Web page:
Gypsies and lesbian desire: Vita Sackville-West, Violet Trefusis and Virginia Woolf

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The writer investigates the tantalizing presence of the gypsy as the antithesis of the “familiar and entrapping” in queer writing by women at the beginning of the 20th century. She focuses on the significance of this theme in the work of Vita Sackville-West, Violet Trefusis, and Virginia Woolf. A tentative identification with gypsies is an undercurrent in the correspondence and texts of all three writers, she argues, and this pull toward “gypsiness” functions as an indicator of same-sex desire.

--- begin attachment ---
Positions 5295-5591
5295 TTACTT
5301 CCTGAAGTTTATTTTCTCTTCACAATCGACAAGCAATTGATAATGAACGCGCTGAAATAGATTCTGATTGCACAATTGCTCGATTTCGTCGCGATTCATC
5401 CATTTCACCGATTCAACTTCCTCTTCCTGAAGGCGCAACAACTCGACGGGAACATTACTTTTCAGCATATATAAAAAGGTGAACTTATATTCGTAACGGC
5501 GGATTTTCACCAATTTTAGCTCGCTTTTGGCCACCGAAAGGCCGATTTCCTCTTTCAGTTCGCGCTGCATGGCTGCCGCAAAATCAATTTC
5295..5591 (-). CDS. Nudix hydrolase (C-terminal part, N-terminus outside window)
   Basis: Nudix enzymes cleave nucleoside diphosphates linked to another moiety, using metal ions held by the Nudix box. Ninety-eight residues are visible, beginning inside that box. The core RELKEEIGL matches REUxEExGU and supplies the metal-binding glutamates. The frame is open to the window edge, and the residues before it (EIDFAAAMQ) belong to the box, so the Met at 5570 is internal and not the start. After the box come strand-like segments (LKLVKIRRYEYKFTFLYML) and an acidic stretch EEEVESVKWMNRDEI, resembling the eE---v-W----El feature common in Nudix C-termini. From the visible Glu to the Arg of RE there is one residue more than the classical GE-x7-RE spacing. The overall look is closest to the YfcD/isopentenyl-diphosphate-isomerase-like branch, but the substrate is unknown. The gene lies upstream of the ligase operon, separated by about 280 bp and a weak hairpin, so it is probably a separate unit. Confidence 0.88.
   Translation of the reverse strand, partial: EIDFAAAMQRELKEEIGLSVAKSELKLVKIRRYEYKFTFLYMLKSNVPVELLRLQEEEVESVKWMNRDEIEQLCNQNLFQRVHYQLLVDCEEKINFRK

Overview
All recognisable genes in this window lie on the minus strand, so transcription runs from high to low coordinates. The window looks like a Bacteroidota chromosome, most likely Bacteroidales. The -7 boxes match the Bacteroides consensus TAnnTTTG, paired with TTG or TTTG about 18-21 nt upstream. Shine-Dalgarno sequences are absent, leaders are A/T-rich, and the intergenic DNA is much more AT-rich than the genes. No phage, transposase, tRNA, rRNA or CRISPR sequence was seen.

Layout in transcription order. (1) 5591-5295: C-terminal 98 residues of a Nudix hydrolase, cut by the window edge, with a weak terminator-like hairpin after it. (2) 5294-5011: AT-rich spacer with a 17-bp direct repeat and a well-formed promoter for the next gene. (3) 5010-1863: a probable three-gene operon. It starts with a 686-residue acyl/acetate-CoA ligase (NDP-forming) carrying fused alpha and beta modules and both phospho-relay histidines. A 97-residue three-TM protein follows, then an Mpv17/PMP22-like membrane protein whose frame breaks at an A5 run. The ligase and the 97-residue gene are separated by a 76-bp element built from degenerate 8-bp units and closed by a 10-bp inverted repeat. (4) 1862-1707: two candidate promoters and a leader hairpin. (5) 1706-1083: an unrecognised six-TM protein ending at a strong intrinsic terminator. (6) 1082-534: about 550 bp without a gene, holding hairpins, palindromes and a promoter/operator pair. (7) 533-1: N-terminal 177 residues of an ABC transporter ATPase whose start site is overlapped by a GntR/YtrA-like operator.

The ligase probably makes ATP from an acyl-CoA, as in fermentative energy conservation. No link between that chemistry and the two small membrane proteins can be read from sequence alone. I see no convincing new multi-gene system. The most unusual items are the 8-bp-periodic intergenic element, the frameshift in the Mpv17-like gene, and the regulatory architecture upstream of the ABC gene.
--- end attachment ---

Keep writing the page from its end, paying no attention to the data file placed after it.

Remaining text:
Original languageEnglish
Pages (from-to)141-166
Number of pages26
JournalTwentieth Century Literature
Issue number2
Publication statusPublished - 1 Jun 2004


  • modernism
  • Woolf
  • queer studies
  • Sackville-West

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